Saving can mean spending less on student loan payments in the future. You can also look for employers that offer tuition assistance programs, which help working students cover the cost of a degree by either covering part of tuition costs or partially reimbursing students.

4. You'll Get More Time to Prepare

Grad school applications take a lot of time, especially if you're studying for a test like the GMAT, GRE, or LSAT.

Instead of juggling test prep while wrapping up your bachelor's degree, consider taking a year off to give yourself more time. You can also brush up on any prerequisite subjects or get a jump start on grad school readings.

Taking time off will give you more time to prepare for graduate school — and more time to finish your undergrad program.

5. You Can Consider Alternatives

Maybe you always planned to attend med school, but four years of prerequisites changed your mind. Or you thought you'd go straight into a master's in education program, only to decide a few years of classroom experience may help first.

You might even realize that grad school just isn't the best option to reach your goals.

Time off can help give you a valuable perspective on your academic future. Since grad school is a major investment, it's often a good idea to step back from school and evaluate your options, including alternatives to grad school.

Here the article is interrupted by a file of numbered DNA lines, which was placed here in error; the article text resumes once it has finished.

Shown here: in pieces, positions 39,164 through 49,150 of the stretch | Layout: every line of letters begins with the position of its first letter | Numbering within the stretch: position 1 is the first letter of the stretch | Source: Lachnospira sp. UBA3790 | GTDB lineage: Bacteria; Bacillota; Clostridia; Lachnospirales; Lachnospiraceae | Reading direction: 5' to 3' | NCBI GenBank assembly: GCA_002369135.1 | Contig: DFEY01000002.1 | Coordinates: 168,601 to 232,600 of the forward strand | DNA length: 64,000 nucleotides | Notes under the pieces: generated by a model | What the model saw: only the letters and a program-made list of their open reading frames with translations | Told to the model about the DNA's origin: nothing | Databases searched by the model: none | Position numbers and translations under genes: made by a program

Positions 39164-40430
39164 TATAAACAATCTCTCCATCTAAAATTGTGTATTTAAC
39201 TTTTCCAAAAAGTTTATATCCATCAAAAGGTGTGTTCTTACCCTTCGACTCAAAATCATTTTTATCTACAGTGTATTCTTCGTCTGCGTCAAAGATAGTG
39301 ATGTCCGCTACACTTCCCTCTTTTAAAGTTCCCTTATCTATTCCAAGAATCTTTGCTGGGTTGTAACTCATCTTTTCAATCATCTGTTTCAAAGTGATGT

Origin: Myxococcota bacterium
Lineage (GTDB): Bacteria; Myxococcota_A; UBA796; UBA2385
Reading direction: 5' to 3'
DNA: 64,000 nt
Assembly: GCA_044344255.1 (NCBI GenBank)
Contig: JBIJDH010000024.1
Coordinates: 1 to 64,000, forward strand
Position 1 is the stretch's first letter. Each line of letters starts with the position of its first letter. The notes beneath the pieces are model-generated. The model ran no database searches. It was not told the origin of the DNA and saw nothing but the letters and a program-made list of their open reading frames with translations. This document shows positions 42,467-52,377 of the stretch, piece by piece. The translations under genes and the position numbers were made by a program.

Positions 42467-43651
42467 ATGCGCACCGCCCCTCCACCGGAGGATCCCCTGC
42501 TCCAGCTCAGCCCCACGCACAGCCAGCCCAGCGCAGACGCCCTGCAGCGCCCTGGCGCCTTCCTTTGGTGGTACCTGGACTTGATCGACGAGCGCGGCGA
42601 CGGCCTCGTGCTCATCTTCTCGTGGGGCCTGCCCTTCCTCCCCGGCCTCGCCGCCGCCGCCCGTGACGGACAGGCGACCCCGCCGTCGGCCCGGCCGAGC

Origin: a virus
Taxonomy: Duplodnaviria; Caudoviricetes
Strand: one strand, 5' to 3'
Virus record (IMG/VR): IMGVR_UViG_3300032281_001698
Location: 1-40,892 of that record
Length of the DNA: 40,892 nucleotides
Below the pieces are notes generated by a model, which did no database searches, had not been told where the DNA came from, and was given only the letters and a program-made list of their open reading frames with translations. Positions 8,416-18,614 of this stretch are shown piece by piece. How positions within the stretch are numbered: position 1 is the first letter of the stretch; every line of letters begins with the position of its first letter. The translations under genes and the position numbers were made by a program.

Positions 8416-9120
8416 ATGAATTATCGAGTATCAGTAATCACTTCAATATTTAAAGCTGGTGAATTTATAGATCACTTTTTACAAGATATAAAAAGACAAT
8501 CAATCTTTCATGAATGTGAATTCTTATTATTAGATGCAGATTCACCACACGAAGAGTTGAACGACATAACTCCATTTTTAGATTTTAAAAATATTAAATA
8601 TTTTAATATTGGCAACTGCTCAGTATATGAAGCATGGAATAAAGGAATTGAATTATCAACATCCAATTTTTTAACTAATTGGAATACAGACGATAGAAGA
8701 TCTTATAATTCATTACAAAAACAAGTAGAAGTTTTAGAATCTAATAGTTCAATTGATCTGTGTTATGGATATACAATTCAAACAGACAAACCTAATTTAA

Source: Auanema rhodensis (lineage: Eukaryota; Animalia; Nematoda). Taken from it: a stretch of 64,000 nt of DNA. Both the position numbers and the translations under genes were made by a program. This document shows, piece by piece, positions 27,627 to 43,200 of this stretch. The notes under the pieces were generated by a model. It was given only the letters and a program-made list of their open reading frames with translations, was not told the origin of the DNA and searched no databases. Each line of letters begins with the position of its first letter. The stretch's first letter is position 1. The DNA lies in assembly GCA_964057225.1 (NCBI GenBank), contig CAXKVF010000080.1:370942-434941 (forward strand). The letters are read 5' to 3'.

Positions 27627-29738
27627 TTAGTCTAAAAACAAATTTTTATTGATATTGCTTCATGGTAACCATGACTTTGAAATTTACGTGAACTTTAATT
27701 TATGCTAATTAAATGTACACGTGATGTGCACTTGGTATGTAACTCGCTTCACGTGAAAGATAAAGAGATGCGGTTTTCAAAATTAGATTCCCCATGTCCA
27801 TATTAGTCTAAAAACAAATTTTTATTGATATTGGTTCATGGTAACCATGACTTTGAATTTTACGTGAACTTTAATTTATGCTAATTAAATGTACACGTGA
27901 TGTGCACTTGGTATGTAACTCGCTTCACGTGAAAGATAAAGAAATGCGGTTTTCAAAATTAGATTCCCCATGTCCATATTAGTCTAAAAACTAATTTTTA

What to Know Before You Start Grad School

A break isn't the best option for everyone. If you have clear goals that involve grad school, it might make sense to apply while finishing up your bachelor's degree.

However, many grad students can benefit from a break. Time off can improve your chances of getting into grad school and make you a stronger student.

Plus, a gap year has become the new norm for most graduate programs. In 2019, top MBA programs reported an average age of 28. Similarly, most doctoral students are older than 30 when they earn their degrees.

Ultimately, I spent my gap year on campus working in the library. That time off gave me a chance to save money, read history books, and still maintain a connection with my university. As a result, I started grad school energized and motivated — that was the best choice for me.

If you decide to take time off, consider how to spend your gap year. Working, volunteering, or taking a much-needed break from academics can set you up for success in grad school.


Feature Image: Hinterhaus Productions / Stone / Getty Images

Does it make sense to go into debt for grad school? A professor weighs in on grad school debt with seven money-saving tips for grad students. Find out more about the application process and your educational rights with our graduate school guide for undocumented students. Follow our five simple steps for how to prepare for graduate school and get tips on the best ways to start off the semester smoothly.

BestColleges.com is an advertising-supported site. Featured or trusted partner programs and all school search, finder, or match results are for schools that compensate us. This compensation does not influence our school rankings, resource guides, or other editorially-independent information published on this site.